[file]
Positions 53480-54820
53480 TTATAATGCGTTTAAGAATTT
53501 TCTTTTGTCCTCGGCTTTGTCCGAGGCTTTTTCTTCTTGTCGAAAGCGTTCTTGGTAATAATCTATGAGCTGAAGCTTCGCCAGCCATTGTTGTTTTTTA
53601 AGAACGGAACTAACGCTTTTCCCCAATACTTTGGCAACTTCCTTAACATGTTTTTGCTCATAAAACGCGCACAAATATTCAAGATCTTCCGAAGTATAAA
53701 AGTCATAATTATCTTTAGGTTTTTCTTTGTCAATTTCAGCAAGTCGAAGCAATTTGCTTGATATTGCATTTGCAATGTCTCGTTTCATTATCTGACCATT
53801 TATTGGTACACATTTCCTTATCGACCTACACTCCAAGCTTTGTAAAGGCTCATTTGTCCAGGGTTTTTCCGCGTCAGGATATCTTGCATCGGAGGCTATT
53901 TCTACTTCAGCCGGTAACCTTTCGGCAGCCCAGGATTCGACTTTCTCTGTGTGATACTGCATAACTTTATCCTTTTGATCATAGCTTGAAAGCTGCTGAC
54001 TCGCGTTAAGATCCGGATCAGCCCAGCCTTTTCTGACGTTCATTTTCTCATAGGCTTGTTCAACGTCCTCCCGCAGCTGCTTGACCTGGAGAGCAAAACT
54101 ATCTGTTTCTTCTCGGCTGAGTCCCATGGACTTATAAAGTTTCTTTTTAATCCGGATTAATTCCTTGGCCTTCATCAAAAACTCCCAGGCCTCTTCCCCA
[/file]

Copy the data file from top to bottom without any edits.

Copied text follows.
Positions 53480-54820
53480 TTATAATGCGTTTAAGAATTT
53501 TCTTTTGTCCTCGGCTTTGTCCGAGGCTTTTTCTTCTTGTCGAAAGCGTTCTTGGTAATAATCTATGAGCTGAAGCTTCGCCAGCCATTGTTGTTTTTTA
53601 AGAACGGAACTAACGCTTTTCCCCAATACTTTGGCAACTTCCTTAACATGTTTTTGCTCATAAAACGCGCACAAATATTCAAGATCTTCCGAAGTATAAA
53701 AGTCATAATTATCTTTAGGTTTTTCTTTGTCAATTTCAGCAAGTCGAAGCAATTTGCTTGATATTGCATTTGCAATGTCTCGTTTCATTATCTGACCATT
53801 TATTGGTACACATTTCCTTATCGACCTACACTCCAAGCTTTGTAAAGGCTCATTTGTCCAGGGTTTTTCCGCGTCAGGATATCTTGCATCGGAGGCTATT
53901 TCTACTTCAGCCGGTAACCTTTCGGCAGCCCAGGATTCGACTTTCTCTGTGTGATACTGCATAACTTTATCCTTTTGATCATAGCTTGAAAGCTGCTGAC
54001 TCGCGTTAAGATCCGGATCAGCCCAGCCTTTTCTGACGTTCATTTTCTCATAGGCTTGTTCAACGTCCTCCCGCAGCTGCTTGACCTGGAGAGCAAAACT
54101 ATCTGTTTCTTCTCGGCTGAGTCCCATGGACTTATAAAGTTTCTTTTTAATCCGGATTAATTCCTTGGCCTTCATCAAAAACTCCCAGGCCTCTTCCCCA